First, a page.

We demonstrated LD directly pumped, high-power, high efficiency Yb fiber amplifiers operating in the long-wavelength edge (1150-1200 nm) by the advanced PBGF technology. The bandgap guidance in the Yb-doped core is formed in the long-wavelength edge and the ASE growth in the shorter wavelength region is inhibited. A 32 W output at 1156 nm with a 66% slope efficiency and 30 W output at 1178 nm with a 58% slope efficiency were successfully obtained. To our knowledge, these are the highest output powers generating from active PBGFs, as well as from Yb-doped fiber lasers at these wavelengths. The ASE was highly suppressed so that the output was limited only by the pump power and thus further power scaling can be expected. The ultralow attenuation property (<0.02 dB/m) of the Yb-PBGF is the reason for the marked high-efficiency operation even at the low-gain wavelengths.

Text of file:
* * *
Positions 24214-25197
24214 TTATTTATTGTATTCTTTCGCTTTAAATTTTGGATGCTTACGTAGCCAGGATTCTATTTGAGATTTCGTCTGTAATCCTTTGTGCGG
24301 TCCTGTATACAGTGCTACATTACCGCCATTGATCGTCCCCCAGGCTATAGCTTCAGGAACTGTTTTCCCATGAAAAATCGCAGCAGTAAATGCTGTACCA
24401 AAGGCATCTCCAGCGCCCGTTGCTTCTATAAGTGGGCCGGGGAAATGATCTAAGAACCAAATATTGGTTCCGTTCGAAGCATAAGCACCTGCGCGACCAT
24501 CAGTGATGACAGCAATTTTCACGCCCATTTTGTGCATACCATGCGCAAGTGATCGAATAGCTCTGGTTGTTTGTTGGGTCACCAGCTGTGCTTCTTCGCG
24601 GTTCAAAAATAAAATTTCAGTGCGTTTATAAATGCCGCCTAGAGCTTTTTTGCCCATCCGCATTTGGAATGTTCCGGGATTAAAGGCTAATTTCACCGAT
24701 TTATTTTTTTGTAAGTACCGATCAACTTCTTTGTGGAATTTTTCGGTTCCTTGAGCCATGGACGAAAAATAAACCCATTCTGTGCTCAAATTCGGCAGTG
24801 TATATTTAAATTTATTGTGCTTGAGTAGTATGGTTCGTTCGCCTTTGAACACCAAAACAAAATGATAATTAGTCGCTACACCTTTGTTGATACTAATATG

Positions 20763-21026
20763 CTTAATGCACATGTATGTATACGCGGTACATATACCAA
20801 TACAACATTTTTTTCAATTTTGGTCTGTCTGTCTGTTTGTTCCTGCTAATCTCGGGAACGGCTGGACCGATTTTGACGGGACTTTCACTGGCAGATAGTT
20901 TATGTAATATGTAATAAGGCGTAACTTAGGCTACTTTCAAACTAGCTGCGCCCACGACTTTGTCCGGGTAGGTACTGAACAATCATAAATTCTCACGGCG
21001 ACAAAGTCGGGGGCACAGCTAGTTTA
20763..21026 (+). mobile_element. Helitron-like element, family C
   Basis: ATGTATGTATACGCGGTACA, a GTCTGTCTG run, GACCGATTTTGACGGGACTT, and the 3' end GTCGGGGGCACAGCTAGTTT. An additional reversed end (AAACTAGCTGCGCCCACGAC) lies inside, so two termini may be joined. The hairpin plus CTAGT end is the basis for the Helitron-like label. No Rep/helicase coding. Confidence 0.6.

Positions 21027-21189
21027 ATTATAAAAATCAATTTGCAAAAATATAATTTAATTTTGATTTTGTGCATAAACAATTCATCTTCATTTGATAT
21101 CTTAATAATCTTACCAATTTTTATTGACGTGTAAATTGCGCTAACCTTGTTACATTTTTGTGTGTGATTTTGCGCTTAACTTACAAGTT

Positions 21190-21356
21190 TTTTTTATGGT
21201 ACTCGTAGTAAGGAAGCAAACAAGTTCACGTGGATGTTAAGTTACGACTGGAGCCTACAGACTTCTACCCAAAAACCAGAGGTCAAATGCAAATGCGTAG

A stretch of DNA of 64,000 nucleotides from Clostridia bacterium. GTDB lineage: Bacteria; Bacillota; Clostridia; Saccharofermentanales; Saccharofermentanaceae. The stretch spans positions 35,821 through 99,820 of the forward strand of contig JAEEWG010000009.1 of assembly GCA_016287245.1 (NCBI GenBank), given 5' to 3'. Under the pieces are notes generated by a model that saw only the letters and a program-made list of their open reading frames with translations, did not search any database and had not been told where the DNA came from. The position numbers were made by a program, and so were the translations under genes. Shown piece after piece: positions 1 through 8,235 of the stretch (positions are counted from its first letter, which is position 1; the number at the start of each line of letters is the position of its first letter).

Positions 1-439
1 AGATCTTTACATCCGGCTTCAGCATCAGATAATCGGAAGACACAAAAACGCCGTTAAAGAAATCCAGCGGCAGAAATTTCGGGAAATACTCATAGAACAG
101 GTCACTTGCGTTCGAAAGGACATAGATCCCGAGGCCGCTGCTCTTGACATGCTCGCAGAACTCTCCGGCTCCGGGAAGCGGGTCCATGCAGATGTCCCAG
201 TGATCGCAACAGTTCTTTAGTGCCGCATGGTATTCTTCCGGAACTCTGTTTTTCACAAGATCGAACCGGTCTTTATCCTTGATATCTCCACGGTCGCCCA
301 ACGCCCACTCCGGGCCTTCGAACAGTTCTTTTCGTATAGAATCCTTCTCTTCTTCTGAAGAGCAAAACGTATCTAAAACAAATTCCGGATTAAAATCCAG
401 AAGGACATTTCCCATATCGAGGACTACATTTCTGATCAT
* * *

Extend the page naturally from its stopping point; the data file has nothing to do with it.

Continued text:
The presented power-scalable long-wavelength Yb-fiber source will be useful for various applications, especially for laser guide star (LGS). At present the main architecture for 589 nm LGS sources is sum frequency generation of two Nd:YAG lasers at 1064 nm and 1319 nm . However, the near-future large-aperture telescope will require multiple diffraction-limited 589 nm sources with >50 W output powers in CW or quasi-CW operation . A fiber-based source will be much preferable for such high-average power operation as well as for number scaling with equivalent beam quality. The Yb-PBGF will be a promising solution for the next-generation LGS.
The authors thank Y. Hayano for the fruitful discussion on LGS.